There’s an uproar in certain quarters over Time Warner Cable’s plan to drop Ovation TV from its line-up at year-end. With Ovation currently in some 55 million households, the loss of Time Warner’s approximately 12 million national subscribers is going to be a big hit – in viewers, in carriage revenues and subsequently in advertising revenue. As the only current cable channel dedicated to the arts, this would seem to be a significant blow.
Personally, I can’t say, because I’m a Manhattanite who doesn’t get my cable service from Time Warner, and I’ve never been able to see Ovation’s programming as a result (my cable company, RCN, doesn’t carry it). In theory, I support Ovation’s mission, but Ovation losing some 20% of its viewer base isn’t going to affect me at all. And since I’ve never had a conversation with anyone, in person or online, who has cited a great show they saw on Ovation, I’m not sure it’s going to have much effect on anyone I know. And I know a lot of folks who like, and like to talk about, the arts.
While Alec Baldwin is on Twitter urging people to petition against this heinous assault on American arts, it is no doubt too little too late. There doesn’t appear to be a negotiation going on; Time Warner has simply notified Ovation that they’ll be dropped at the end of their contract, on December 31. And we all know how much work is going to get done in the next 10 days, so a reprieve seems unlikely.
Ovation has taken the position that this is a battle between sports, which they say Time Warner wants to emphasize even more, and arts. Time Warner has retorted that in a review of Ovation’s programming, they don’t actually see much in the way of legitimate arts programming. Time Warner is also not a charity.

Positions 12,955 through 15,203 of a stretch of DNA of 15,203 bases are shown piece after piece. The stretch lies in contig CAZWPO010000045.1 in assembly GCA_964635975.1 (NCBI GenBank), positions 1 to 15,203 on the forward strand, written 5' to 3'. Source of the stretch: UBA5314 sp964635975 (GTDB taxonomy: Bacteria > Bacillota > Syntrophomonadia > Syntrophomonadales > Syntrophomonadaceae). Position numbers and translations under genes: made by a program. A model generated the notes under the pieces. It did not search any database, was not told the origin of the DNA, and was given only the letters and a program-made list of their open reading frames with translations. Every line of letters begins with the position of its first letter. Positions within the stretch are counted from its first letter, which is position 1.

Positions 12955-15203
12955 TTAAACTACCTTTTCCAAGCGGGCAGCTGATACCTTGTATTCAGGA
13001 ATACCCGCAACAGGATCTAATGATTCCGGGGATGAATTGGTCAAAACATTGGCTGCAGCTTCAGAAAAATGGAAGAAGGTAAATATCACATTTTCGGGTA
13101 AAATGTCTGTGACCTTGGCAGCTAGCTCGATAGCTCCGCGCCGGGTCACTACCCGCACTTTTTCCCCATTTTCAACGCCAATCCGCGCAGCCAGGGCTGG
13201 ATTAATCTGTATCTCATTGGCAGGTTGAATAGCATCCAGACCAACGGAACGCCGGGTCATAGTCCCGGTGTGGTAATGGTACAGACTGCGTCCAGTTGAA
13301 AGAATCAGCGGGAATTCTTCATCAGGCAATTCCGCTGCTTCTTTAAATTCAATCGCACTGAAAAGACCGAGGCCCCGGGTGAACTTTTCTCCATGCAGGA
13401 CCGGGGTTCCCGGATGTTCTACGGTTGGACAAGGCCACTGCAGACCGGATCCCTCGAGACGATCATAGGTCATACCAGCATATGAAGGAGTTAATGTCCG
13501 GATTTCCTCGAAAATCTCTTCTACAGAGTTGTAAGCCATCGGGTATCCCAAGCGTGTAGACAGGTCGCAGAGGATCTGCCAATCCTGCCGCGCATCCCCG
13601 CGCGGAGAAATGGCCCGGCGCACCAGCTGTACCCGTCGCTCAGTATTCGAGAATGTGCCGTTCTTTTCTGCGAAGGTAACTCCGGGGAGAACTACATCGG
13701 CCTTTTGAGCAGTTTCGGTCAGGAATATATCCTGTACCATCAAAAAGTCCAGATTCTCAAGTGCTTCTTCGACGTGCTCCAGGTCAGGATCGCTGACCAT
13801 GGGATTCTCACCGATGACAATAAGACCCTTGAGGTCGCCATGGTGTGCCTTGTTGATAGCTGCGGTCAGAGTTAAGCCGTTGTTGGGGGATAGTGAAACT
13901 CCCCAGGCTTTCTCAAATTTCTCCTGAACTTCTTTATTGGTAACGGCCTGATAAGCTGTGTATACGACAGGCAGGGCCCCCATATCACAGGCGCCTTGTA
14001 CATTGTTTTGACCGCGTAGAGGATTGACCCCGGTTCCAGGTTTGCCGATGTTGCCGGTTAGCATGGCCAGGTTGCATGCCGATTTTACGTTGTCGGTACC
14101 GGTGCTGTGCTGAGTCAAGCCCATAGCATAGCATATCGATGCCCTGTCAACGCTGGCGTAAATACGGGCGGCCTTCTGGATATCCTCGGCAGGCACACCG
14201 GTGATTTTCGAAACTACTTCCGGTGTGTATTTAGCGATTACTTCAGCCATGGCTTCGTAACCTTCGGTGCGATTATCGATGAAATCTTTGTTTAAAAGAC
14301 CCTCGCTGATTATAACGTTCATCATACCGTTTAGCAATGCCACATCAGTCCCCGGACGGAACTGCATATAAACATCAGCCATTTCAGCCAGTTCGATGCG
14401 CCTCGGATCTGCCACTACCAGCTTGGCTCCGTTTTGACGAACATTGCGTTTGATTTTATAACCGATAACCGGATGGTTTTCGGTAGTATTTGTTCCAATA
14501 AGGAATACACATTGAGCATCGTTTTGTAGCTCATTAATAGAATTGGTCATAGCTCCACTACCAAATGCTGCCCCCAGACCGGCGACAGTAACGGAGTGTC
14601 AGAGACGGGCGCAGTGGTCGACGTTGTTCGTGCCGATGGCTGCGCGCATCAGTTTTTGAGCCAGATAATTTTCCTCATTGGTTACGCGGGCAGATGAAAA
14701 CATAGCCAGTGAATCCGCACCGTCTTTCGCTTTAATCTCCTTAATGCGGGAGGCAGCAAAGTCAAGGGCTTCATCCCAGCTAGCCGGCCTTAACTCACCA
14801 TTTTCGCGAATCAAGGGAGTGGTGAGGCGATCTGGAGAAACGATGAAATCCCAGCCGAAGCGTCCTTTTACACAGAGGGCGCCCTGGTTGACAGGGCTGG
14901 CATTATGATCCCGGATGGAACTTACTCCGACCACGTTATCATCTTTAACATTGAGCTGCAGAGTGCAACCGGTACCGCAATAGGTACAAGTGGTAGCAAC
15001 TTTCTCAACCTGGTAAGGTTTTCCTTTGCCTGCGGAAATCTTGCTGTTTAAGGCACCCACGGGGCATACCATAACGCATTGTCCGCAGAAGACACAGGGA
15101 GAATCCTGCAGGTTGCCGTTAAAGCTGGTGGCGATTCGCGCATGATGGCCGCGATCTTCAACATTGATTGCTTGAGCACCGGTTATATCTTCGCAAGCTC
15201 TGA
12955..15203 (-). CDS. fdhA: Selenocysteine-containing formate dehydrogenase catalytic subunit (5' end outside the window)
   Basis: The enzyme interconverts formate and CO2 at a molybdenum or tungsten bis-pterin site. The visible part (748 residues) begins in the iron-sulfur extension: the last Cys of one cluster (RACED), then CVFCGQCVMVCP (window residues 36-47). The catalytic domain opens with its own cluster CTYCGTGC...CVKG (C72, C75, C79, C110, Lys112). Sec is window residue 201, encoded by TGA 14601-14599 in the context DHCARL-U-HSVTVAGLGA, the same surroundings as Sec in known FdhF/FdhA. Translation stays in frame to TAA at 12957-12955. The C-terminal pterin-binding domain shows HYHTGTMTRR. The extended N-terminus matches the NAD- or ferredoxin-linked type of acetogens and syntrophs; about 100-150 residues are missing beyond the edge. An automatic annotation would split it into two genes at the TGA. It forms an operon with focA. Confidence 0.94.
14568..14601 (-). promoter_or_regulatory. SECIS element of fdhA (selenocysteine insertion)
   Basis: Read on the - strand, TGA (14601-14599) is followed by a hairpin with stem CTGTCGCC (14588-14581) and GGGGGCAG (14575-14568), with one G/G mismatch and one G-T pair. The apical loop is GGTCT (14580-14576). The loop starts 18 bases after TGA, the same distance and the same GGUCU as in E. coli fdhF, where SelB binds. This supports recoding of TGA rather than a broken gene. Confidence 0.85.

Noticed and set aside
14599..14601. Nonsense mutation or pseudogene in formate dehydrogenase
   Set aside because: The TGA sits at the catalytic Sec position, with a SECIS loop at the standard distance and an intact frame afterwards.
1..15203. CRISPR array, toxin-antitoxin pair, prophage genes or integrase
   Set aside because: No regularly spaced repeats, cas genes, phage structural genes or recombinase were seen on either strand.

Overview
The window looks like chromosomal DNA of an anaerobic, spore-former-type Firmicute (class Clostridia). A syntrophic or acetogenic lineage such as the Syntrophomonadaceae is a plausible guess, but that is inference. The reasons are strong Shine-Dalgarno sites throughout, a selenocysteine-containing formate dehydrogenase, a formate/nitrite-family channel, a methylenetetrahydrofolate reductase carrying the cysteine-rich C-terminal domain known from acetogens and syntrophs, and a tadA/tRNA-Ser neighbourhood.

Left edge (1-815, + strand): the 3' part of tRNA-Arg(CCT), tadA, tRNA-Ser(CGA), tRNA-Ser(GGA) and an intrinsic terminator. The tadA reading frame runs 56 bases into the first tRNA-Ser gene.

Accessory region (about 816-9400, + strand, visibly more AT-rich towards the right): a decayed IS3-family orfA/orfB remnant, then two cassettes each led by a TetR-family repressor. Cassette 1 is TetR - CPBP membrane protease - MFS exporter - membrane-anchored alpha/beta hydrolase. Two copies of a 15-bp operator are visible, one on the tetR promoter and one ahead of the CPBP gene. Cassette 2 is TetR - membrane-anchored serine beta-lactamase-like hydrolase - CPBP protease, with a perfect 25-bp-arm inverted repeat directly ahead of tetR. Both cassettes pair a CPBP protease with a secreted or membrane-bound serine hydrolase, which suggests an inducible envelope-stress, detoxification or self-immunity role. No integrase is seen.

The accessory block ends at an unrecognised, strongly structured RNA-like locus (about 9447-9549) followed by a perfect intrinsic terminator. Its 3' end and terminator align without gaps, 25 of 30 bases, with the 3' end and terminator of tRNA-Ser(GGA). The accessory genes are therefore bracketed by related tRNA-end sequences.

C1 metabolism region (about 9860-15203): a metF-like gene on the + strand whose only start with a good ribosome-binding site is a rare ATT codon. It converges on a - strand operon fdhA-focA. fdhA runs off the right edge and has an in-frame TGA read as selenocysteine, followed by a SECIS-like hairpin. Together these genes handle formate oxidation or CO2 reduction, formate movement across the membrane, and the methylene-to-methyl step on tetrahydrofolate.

I took a look at the Ovation schedule this morning, for the first time in a while, and while the holiday season doesn’t always represent a true picture of any channel’s usual fare, Ovation does seem to be a veritable festival of a handful of Nutcracker performances, a marathon of the Colin Firth Pride and Prejudice, and reruns of a couple of their original shows, with which I’m unfamiliar, for obvious reasons. The available schedule does seem to support, in part, the Time Warner “slur.”
Much as I had hopes for Ovation when it was announced, I was hugely skeptical. I had watched Bravo, once an arts network, convert into all-reality TV all the time, while A&E has retained its letters but jettisoned its original commitment to arts AND entertainment, opting for the latter alone. Of course, in an era where a science channel has a series about Finding Bigfoot, names don’t seem to matter much in the cable universe. If you want truth in advertising, you can find veracity at The Food Network.
During its launch, I do recall seeing ads for Ovation, but can’t remember any of late; in this era of targeted online come-ons, where I am bombarded with ads to buy tickets to Broadway shows, Ovation is scarce (though perhaps the algorithms know I can’t see the programming, and bypass me). But if the online schedule is any indication, even if I had Ovation TV, I wouldn’t be watching.